If you're getting that warning, it's most likely because you're using auto layout and your cells don't have any constraints inside them.

You should either stop using auto layout or implement constraints that unambiguously define the height of the cells.

You can turn auto layout off in interface builder by unchecking the "Use Autolayout" option in the file inspector on the right.

If you choose to use auto layout and the height of your cells is fixed, implementing the appropriate constraints should be easy. Simply add height constraints for subviews of the cell's content view, and implement vertical space constraints between the subviews, and between the subviews and the content view. For example if your cell has one label in it, this would work:

Vertical constraints

  1. Vertical space constraint between the top of the content view and the top of the label
  2. Fixed height constraint of label
  3. Vertical space constraint between the bottom of the label and the bottom of the content view

Horizontal constraints

  1. Horizontal space constraint between the leading edge of the content view and the leading edge of the label
  2. Fixed width constraint of label
  3. Horizontal space constraint between the trailing edge of the label and the trailing edge of the content view
  • I am using constraints, and they all seem to be happy, as mentioned in the question.
    – Chris
    Oct 10, 2014 at 10:08
  • Are those constraints for the subviews of the cell's content view? What do they look like? Is it possible you have some cells which are different? If you're defining the cells to have a fixed height using Frederic Bonner's solutions, the constraints are being overridden.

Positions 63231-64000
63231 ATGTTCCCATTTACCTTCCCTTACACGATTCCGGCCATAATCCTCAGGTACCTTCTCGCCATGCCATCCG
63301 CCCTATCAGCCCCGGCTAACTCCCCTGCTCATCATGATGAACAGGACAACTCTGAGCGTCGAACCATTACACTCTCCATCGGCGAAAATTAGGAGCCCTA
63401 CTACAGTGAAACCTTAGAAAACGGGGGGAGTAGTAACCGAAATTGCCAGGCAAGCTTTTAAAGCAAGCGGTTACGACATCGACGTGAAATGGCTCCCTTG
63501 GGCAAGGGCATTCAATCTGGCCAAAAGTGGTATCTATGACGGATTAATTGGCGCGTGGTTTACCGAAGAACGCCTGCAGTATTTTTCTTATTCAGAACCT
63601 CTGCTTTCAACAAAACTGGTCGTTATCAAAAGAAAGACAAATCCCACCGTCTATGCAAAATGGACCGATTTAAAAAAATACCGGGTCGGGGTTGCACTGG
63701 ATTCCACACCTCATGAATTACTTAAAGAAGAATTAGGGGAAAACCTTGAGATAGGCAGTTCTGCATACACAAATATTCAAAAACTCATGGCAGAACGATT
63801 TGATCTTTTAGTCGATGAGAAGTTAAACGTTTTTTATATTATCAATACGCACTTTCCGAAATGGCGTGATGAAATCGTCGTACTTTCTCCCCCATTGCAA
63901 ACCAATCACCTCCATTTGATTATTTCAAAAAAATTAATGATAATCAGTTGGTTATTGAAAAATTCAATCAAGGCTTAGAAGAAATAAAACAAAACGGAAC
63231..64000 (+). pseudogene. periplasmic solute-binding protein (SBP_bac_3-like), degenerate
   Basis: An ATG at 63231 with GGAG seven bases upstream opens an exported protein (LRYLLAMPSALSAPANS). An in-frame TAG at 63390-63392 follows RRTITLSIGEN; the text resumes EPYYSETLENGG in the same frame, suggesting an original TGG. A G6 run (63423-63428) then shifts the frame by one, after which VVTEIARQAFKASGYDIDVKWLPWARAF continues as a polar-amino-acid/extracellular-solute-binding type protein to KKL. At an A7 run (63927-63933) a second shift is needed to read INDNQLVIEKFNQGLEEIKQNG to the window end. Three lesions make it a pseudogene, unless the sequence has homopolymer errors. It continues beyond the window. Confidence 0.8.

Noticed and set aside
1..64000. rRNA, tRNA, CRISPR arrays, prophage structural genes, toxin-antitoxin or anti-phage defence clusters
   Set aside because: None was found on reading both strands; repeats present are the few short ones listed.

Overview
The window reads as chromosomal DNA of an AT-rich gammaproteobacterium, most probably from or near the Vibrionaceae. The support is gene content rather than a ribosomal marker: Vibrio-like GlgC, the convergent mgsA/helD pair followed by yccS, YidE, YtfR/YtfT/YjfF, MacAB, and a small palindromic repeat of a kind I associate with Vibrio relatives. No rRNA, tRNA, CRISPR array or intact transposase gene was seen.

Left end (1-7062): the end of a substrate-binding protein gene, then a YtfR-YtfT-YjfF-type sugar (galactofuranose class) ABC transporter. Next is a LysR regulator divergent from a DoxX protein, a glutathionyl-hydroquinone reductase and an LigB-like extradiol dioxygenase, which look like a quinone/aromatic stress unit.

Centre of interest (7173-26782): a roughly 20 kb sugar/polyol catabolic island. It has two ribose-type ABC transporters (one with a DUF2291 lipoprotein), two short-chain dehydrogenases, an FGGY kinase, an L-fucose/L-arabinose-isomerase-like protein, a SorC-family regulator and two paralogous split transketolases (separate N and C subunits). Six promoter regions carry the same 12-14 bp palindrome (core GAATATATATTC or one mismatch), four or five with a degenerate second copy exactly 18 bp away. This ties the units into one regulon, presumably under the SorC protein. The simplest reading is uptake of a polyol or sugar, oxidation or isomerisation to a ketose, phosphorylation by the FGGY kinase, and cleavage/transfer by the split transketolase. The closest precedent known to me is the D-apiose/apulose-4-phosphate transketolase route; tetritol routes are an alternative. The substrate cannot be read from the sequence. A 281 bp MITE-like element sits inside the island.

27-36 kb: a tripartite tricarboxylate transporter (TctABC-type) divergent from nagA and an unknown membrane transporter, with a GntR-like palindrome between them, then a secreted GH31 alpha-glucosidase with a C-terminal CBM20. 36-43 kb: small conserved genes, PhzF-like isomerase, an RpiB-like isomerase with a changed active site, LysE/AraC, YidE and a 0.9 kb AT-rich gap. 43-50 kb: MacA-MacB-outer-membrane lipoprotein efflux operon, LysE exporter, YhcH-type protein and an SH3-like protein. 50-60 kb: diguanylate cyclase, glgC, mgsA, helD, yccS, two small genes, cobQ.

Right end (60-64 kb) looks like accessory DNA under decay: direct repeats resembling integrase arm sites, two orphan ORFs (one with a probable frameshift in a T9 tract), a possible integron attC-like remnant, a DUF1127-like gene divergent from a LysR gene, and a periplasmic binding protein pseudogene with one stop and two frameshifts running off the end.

– wrightak
    Oct 20, 2014 at 6:46

You can use AutoLayout to calculate the right height for you. Here is a nice post about Dynamic Cell Height on iOS 8: http://natashatherobot.com/ios-8-self-sizing-table-view-cells-with-dynamic-type/

  • I wish it was this simple. Adding these two lines didn't fix my autosizing problem unfortunately Feb 25, 2015 at 20:30

In Swift forcing a return height fixed my problem:

override func tableView(tableView: UITableView, heightForRowAtIndexPath indexPath: NSIndexPath) -> CGFloat {
    if(indexPath.row == 0){
       return CGFloat(131.0)
    }else if(indexPath.row == 8){
       return CGFloat(97.0)
       return CGFloat(44.0)

For a bog standard fix, no constraints, no estimating heights, or over engineering the problem. I created a default project, wired up the tableview but forgot to put the height delegate in the view controller. To simply make this warning go away you need this.

- (CGFloat)tableView:(UITableView *)tableView heightForRowAtIndexPath:(NSIndexPath *)indexPath{
    return 44;

In your table's view controller.


I was using a mapView inside uitableviewcell. I changed the height of map view to 1/3th of the device screen size. I got the same error. I fixed the error by adding missing constraints to the content view of the uitableviewcell.

1) Clear the contentView constraints.

2) Set Reset to Suggested constants to contentView.

enter image description here

3) Add missing constraints - if any

4) We make sure the content view has all the required constraints. enter image description here


In my case, it is because I'm designing the cell with xib, and I forget to add that xib file to the target.

After I add that xib file to the target, the problem is gone